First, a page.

Ron Cairns' book, Power Pioneers: The Art of the Engine — Pre 1956, examines oddball and ingenious gas engine designs.
“Once upon a time, a very wise man taught me that any engine will run, if it has fuel, air and a source of ignition, it will run. How well it runs is what keeps alchemy fun. All engines are magic and I am not a magician. I am but a common man with common ideas, a layman with a passion for heat engines.” So writes author Ron Cairns in the foreword to his new book, Power Pioneers: The Art of the Engine – Pre 1956.
We usually reserve Patent Page as a place to examine interesting patents issued to inventors set on improving existing gas engine designs or creating new ones from whole cloth. Over the years, we’ve looked at a number of engine patents, ranging from Rasmus Hvid’s design for the Hvid diesel engine as used by Hercules to Charles Stickney’s patent for exhaust valve, igniter and governor actuation and the patent for the ported exhaust system used in Gade engines, to name a few.
The vast majority of engines collected by Gas Engine Magazine readers and shared in these pages come from the pre-1930 era. At first blush that would seem to put Cairns’ examination – engines up to 1956 – outside of our general scope. That would seem be correct were it not for the diversity of oddball and ingenious engine designs documented by Cairns in his new book.
Power Pioneers is divided into five chapters examining inventions relating to five corresponding engine configurations; Axial, Inline, Opposed, Radial and Rotary. Inline engines (the Otto-Langen is a single-cylinder inline) are the most commonly collected and restored in our hobby, but most of us have at least a passing familiarity with the other four types discussed. Personally, I know very little about axial engines, so I was intrigued to see what I would learn in Cairns’ book.
Each chapter begins with a general description of the engine type. The individual engines – there are 125 of them – are presented simply as patent drawings, with major components called out in an accompanying chart. There are no inventor statements of intent or any suggestions of what problems or issues the inventor’s design purported to answer. The reader is, effectively, left up to his or her own designs to understand the peculiarities of a given design. The engines shown are unquestionably fascinating, but it strikes me that some guidance would be helpful.
Interestingly enough, however, I found the omission of information to be something of a twin-edged sword: I wanted to know more, so I had to find it myself via online patent searches – which ended up being fascinating. Those searches led me to look at some of the opposed engines shown here, including Thomas and Frank Antisell’s 1900 patent (No. 661,300) for a single-cylinder opposed twin with a common combustion chamber, a design similar in concept to the famous Kansas City Haypress Lightning engine but with a twist; on the power stroke, one piston compressed air in a sealed chamber in the cylinder, with said compressed air piped to a tank. According to the patent, the compressed air could then be piped to the backside of said piston to “push” the piston and help power the engine. The inventors saw this as a means of providing extra power under high demand, such as in an automobile climbing a hill.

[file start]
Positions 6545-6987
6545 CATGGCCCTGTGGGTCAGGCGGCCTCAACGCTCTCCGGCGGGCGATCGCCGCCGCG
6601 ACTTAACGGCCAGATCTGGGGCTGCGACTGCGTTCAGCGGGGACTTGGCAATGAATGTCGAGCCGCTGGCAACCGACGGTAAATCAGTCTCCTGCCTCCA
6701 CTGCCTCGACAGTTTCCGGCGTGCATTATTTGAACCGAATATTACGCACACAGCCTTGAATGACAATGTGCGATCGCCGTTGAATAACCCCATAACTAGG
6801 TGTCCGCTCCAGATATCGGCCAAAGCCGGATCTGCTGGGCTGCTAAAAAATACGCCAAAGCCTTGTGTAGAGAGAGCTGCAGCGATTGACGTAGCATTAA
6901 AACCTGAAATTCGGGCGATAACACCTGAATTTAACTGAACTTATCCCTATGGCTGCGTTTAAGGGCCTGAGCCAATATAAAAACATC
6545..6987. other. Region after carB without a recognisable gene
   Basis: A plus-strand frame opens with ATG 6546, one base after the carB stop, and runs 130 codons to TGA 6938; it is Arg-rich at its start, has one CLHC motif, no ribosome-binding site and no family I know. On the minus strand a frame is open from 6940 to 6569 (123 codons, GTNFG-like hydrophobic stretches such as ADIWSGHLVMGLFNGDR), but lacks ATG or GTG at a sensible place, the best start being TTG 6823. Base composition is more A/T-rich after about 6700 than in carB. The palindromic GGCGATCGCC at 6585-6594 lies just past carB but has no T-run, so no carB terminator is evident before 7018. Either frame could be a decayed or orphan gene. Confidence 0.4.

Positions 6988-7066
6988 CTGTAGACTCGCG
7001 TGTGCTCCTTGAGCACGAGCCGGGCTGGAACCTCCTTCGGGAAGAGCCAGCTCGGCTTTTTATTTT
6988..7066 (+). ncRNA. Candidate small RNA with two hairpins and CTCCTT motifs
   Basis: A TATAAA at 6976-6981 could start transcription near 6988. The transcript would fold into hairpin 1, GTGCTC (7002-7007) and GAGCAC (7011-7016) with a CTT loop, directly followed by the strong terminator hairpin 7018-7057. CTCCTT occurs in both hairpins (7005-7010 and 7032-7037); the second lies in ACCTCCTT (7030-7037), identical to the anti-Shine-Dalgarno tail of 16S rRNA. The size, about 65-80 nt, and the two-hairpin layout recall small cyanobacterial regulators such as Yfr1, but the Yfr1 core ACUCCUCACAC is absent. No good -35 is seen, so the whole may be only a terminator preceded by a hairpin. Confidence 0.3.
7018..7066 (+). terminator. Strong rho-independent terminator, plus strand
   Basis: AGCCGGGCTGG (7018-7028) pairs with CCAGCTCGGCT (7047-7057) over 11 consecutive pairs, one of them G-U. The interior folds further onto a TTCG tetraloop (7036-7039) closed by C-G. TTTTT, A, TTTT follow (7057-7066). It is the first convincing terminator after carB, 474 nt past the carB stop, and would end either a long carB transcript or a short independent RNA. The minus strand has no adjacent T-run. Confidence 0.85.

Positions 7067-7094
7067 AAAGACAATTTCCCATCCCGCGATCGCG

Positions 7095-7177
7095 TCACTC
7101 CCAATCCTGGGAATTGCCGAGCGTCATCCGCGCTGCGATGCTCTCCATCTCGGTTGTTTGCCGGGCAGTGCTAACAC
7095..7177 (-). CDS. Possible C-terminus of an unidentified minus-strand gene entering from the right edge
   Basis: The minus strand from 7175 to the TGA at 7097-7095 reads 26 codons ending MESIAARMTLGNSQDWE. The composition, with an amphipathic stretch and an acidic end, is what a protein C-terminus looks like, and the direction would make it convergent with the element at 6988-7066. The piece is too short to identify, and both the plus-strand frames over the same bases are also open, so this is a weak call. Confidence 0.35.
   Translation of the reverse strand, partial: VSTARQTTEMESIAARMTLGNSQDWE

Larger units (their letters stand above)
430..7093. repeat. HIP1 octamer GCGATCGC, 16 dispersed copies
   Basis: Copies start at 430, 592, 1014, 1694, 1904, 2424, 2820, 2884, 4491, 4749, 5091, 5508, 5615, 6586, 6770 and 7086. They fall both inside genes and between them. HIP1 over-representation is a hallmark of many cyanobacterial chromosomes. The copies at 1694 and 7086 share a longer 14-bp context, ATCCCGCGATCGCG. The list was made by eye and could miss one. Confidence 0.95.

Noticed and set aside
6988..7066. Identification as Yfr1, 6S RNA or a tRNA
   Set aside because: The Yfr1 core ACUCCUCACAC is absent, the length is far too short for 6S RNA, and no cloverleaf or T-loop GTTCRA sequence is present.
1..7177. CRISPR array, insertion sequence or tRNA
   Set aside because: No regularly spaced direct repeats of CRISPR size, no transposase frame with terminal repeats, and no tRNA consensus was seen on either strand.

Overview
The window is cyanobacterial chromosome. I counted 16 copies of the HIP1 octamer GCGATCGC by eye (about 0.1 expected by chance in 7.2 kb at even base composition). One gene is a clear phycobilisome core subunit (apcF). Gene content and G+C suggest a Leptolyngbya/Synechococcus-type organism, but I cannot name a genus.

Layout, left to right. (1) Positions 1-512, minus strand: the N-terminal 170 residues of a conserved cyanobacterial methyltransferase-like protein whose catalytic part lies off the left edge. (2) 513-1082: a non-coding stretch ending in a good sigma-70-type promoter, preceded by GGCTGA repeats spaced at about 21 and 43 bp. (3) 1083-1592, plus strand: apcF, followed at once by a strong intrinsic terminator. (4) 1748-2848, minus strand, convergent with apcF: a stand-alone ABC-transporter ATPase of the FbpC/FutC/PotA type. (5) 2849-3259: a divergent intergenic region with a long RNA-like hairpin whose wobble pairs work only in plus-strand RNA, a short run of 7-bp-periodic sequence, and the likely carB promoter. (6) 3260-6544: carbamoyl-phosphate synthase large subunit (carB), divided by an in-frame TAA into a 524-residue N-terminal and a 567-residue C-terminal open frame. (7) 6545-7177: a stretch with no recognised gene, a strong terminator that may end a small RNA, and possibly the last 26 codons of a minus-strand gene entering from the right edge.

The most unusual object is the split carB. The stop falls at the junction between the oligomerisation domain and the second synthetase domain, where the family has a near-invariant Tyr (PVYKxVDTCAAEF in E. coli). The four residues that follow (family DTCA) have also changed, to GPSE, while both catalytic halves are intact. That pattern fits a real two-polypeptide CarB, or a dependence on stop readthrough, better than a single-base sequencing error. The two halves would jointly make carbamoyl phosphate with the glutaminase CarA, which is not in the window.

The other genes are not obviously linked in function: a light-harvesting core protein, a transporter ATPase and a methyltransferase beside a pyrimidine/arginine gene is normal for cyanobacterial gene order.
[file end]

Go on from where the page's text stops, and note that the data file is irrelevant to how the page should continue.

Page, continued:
Another patent that drew my attention was Carlos Dulché’s 1929 patent (No. 1,719,537) for a compact, 4-cylinder horizontally-opposed engine. Notably, Dulché’s design featured opposed pistons in a common cylinder rigidly fixed to each other. Unlike the Antisell design, the pistons did not create a common combustion chamber; compression and ignition occurred in separate combustions chambers at either end of the cylinder, with the pistons crowns facing outward. The pistons were linked to a fulcrum-mounted lever, with one end of the lever fixed on the plate pairing the pistons together. As the pistons moved back and forth under combustion, their reciprocating motion was transferred via the lever to a connecting rod pushing on a crankshaft to generate rotational force. The cylinders were designed to be air- or water-cooled, and the layout theoretically allowed for any combination of cylinders.
Also interesting was Charles Toce and Alexander Clark’s 1931 patent (No. 1,810,688) for a 2-stroke opposed twin using a three-sided camshaft in place of the normal crankshaft, resulting, the inventors claimed, in each piston producing three power strokes for each shaft revolution. Like Dulché, Toce and Clark fixed the opposed pistons rigidly together in line. The bar fixing the two pistons carried a pair of rollers, one at each end. As ignition drove one piston down, the roller for that piston would push against a three-sided camshaft (effectively the crankshaft), turning the shaft. As a 2-stroke, every time the piston hits TDC it produces a power pulse. Linked to a three-sided cam, each cylinder produces three power strokes for every revolution of the camshaft (or crankshaft). Like Dulché’s design, engines could be air- or water-cooled, and while the patent describes an opposed 2-cylinder engine, the inventors claimed further cylinders could be added in a radial construction.
In the foreword, Cairns says his book is “not about answers, it is about ideas.” I would welcome some answers, but even so it’s a fascinating compilation of some of the oddest and most intriguing engines designed in the first half of the 20th century. If you enjoy engine history and development – and doing your own homework – you’ll likely be as intrigued as I was by Cairns’ choices. To inquire about the book, contact the author via email or through his website – Richard Backus